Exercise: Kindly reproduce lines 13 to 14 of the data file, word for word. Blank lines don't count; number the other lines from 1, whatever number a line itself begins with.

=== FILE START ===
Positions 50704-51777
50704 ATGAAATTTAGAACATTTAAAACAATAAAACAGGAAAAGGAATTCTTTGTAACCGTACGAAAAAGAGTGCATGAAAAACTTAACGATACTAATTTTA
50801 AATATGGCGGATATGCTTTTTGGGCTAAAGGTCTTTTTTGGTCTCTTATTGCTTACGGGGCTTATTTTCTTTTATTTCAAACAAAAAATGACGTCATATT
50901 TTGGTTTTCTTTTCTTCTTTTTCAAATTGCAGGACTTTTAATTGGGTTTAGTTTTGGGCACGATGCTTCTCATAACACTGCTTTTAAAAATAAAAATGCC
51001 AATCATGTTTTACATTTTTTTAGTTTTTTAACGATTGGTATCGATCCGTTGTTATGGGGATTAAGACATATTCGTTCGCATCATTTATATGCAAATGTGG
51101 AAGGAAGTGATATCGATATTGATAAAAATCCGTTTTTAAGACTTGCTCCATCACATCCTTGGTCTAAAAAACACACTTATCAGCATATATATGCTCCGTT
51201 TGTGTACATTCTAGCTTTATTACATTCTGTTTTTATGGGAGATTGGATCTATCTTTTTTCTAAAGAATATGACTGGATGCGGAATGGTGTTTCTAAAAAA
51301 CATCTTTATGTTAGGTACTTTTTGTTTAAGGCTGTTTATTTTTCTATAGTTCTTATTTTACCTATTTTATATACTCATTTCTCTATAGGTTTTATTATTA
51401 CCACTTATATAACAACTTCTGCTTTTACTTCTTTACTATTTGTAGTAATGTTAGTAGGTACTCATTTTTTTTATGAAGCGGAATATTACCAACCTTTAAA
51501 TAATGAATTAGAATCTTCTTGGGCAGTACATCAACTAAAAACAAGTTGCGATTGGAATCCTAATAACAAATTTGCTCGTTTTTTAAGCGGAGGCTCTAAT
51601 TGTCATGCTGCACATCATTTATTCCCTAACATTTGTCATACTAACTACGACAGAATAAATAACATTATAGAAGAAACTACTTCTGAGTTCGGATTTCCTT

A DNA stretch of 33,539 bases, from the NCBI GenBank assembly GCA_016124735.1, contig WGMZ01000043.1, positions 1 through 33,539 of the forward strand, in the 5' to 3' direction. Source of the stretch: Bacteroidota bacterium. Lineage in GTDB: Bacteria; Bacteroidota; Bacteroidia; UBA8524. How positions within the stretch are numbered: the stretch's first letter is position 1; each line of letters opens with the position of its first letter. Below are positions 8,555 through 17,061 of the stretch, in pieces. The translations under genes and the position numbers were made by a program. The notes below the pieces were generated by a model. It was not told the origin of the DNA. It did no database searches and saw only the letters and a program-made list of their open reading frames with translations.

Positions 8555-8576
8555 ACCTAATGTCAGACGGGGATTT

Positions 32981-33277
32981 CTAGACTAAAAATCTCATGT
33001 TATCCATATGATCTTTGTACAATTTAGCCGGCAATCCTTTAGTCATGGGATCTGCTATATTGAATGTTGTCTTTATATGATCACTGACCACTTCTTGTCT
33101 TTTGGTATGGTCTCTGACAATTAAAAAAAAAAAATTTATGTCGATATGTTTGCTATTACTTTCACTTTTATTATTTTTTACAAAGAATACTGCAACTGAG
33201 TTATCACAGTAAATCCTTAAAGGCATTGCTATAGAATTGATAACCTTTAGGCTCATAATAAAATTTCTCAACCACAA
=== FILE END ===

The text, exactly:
Positions 8555-8576
8555 ACCTAATGTCAGACGGGGATTT